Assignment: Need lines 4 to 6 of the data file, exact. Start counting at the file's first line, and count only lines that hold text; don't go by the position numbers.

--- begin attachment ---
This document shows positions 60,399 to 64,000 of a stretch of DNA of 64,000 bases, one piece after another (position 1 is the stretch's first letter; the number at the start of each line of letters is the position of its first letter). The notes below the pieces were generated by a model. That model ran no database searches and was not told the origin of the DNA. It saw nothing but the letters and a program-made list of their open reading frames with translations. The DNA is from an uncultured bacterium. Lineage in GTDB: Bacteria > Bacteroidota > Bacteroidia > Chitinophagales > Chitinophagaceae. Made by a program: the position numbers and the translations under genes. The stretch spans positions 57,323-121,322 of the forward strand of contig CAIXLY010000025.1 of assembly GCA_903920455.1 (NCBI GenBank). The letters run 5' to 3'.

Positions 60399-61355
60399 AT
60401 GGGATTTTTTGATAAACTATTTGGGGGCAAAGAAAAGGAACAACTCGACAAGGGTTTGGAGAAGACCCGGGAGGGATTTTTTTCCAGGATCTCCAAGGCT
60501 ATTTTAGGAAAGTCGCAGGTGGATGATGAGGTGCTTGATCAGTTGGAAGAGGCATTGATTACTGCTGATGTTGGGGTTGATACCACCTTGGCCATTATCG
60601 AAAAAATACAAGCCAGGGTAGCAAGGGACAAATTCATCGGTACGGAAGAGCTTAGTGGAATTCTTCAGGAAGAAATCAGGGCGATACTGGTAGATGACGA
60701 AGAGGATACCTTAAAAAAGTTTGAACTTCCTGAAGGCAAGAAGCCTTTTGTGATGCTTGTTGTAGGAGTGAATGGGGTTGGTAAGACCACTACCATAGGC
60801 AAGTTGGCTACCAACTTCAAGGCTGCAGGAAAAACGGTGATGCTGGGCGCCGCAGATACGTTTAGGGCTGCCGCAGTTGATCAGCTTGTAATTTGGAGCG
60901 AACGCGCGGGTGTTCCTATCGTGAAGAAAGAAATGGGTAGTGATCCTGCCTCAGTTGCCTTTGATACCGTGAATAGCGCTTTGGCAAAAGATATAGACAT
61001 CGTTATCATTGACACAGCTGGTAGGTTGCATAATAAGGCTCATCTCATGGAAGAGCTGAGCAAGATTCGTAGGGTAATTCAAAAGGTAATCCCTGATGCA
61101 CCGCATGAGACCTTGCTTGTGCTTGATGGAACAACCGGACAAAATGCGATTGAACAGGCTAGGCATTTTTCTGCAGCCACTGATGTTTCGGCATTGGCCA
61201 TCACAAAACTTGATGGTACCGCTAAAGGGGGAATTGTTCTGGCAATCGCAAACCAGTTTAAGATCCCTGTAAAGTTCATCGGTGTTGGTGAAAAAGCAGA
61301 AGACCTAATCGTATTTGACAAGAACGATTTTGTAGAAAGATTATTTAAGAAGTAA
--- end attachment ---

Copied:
60401 GGGATTTTTTGATAAACTATTTGGGGGCAAAGAAAAGGAACAACTCGACAAGGGTTTGGAGAAGACCCGGGAGGGATTTTTTTCCAGGATCTCCAAGGCT
60501 ATTTTAGGAAAGTCGCAGGTGGATGATGAGGTGCTTGATCAGTTGGAAGAGGCATTGATTACTGCTGATGTTGGGGTTGATACCACCTTGGCCATTATCG
60601 AAAAAATACAAGCCAGGGTAGCAAGGGACAAATTCATCGGTACGGAAGAGCTTAGTGGAATTCTTCAGGAAGAAATCAGGGCGATACTGGTAGATGACGA